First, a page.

I Remember Yesterday
||This article's introduction may be too long for the overall article length. (May 2012)|
|I Remember Yesterday|
|Studio album by Donna Summer|
|Released||May 13, 1977|
|Recorded||Musicland Studios, Munich and Arco Studios, Munich 1976–1977|
|Genre||Pop, disco, R&B|
|Producer||Giorgio Moroder, Pete Bellotte|
|Donna Summer chronology|
|Singles from I Remember Yesterday|
I Remember Yesterday is the fifth studio album by American singer Donna Summer. May 13, 1977, seven months after the release of her previous album and peaked at number eighteen on the US Billboard 200, number eleven on the Top R&B/Hip-Hop Albums chart and number three on the UK Albums Chart. The entire album charted as one entry at number one on the Hot Dance/Disco chart. Like her previous three albums, it was a concept album, this time seeing Summer combining the recent disco sound with various sounds of the past.--> I Remember Yesterday includes the singles "Can't We Just Sit Down (And Talk It Over)", "I Feel Love", the title track, "Love's Unkind" and "Back in Love Again". "I Feel Love" and "Love's Unkind" proved to be the album's most popular and enduring hits, the former of which came to be one of Summer's signature songs.
With the exception of the ballad "Can't We Just Sit Down (And Talk It Over)", all the songs were written in collaboration by Summer, Giorgio Moroder and Pete Bellotte. The album was recorded in Munich at Musicland Studios and Arco Studios with Summer's long-term collaborators and production team headed by producers Moroder and Bellotte. Arrangements were handled by Thor Baldursson. The artwork was designed by Gribbitt! with photography by Victor Skrebneski.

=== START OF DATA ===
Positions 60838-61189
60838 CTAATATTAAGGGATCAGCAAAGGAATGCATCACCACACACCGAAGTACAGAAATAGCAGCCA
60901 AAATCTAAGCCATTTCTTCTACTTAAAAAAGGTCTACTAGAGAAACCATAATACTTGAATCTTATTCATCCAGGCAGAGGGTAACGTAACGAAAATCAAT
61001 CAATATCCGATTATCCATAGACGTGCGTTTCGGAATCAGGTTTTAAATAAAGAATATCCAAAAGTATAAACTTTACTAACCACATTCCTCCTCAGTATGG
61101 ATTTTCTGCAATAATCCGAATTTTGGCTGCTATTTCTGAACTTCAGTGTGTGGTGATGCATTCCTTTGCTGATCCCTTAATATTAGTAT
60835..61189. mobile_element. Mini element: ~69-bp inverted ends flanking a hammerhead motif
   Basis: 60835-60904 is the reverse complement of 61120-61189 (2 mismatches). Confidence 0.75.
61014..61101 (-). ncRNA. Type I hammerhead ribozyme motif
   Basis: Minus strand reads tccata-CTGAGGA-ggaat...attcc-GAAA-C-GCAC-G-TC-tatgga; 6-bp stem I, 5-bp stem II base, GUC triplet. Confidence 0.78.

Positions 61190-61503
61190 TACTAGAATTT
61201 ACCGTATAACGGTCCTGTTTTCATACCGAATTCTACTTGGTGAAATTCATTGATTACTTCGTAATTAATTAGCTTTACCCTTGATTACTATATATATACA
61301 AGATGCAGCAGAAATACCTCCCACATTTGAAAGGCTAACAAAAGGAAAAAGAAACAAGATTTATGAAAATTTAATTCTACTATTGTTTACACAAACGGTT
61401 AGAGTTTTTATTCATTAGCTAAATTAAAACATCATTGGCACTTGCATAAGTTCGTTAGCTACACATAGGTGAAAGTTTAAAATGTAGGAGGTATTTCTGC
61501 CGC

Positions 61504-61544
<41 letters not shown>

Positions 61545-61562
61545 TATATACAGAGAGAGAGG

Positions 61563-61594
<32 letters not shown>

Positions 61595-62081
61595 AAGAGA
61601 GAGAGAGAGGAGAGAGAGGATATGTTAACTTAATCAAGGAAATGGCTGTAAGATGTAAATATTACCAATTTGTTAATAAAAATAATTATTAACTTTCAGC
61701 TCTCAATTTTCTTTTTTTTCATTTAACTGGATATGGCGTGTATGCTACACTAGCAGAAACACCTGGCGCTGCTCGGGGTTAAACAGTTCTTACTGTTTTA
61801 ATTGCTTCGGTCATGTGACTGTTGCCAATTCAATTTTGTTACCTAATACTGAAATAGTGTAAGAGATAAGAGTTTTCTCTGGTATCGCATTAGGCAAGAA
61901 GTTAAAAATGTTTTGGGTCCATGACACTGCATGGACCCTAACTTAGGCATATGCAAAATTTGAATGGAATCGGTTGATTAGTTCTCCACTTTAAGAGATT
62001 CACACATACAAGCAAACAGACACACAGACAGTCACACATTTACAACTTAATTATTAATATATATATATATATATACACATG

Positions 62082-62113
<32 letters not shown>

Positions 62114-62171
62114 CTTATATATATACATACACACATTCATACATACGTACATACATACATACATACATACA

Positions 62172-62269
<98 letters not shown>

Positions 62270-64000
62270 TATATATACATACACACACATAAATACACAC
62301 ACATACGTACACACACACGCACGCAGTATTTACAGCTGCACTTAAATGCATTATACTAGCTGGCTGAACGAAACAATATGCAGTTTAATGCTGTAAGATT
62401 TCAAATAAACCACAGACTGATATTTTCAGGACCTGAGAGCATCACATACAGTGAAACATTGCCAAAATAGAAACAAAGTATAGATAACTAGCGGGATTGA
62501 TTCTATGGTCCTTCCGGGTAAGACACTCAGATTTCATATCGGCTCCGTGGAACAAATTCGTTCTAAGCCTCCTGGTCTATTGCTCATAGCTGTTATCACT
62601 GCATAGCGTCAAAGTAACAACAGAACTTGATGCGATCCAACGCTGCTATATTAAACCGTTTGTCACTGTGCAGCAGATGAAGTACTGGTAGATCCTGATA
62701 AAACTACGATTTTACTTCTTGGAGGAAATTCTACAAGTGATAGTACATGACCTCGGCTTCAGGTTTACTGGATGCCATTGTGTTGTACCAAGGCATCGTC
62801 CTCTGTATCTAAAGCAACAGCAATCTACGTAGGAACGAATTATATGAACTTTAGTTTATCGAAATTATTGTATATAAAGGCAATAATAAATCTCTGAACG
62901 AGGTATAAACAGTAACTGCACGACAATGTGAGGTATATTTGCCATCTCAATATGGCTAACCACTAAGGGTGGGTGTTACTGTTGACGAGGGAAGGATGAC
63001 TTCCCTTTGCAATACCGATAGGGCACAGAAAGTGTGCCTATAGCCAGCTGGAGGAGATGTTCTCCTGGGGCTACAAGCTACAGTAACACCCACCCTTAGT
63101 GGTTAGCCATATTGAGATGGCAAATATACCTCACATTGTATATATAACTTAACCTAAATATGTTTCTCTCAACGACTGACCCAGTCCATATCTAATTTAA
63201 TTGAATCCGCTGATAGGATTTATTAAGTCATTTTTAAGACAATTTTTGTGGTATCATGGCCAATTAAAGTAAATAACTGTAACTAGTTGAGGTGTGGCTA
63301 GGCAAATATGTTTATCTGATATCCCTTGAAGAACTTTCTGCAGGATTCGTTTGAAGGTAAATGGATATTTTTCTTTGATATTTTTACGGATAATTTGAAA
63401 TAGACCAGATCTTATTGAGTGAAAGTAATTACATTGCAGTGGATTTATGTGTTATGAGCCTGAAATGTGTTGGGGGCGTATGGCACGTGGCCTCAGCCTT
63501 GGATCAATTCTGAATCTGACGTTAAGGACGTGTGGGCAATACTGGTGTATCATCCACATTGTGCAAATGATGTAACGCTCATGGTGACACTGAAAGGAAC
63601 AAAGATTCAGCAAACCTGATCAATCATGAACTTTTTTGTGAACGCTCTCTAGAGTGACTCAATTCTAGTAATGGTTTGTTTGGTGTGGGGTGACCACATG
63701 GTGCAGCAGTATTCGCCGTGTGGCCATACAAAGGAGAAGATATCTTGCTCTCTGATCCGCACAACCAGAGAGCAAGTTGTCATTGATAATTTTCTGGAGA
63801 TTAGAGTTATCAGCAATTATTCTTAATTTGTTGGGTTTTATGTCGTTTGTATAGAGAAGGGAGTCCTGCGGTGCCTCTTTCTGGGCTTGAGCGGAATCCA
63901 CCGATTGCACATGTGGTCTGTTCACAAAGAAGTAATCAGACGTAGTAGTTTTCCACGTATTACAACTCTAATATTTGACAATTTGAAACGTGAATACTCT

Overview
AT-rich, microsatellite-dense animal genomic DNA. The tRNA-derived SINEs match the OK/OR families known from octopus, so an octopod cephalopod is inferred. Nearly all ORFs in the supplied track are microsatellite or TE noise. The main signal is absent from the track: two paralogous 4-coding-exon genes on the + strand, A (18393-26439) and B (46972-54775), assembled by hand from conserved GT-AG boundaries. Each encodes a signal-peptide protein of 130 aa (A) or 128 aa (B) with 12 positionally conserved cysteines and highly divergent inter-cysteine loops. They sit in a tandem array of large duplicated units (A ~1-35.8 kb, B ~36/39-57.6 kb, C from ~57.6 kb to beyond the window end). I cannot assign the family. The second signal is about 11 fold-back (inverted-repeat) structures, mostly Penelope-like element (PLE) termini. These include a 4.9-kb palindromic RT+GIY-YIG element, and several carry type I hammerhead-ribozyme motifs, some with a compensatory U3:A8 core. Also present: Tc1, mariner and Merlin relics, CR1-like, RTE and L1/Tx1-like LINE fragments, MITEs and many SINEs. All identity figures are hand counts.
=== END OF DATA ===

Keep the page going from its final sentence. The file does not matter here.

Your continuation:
Side One of the LP saw Summer "remembering yesterday" by combining the electronic disco sound with sounds of the 1920s ("I Remember Yesterday"), 1950s ("Love's Unkind") and 1960s ("Back in Love Again"). Side Two consisted of two pop/disco tracks, a ballad and finished with a disco song supposedly representing "the future" that would become one of the most famous songs of that genre - "I Feel Love".
As with Summer's last few albums, different record labels distributed her work in different nations. Some of the labels chose to release the ballad "Can't We Just Sit Down (And Talk It Over)" as the first single, with "I Feel Love" as the B-side. However, the impact of the song was so huge that it was soon released internationally as an A-side. Previous disco tracks had usually been backed by an acoustic orchestra, and it has been reported that this was the first ever track to use an entirely synthesized backing track, which would later help develop genres of music such as dance and techno. Summer's repetitive vocals over the backing track helped make the song a massive hit. It finally gave her a follow-up in the US to her initial hit ("Love to Love You Baby"), and made number six on the Hot 100 singles chart. It was also a huge hit in Europe, and became a number one hit in the UK. "I Feel Love" firmly put Donna Summer in her place as the leading female artist of disco music.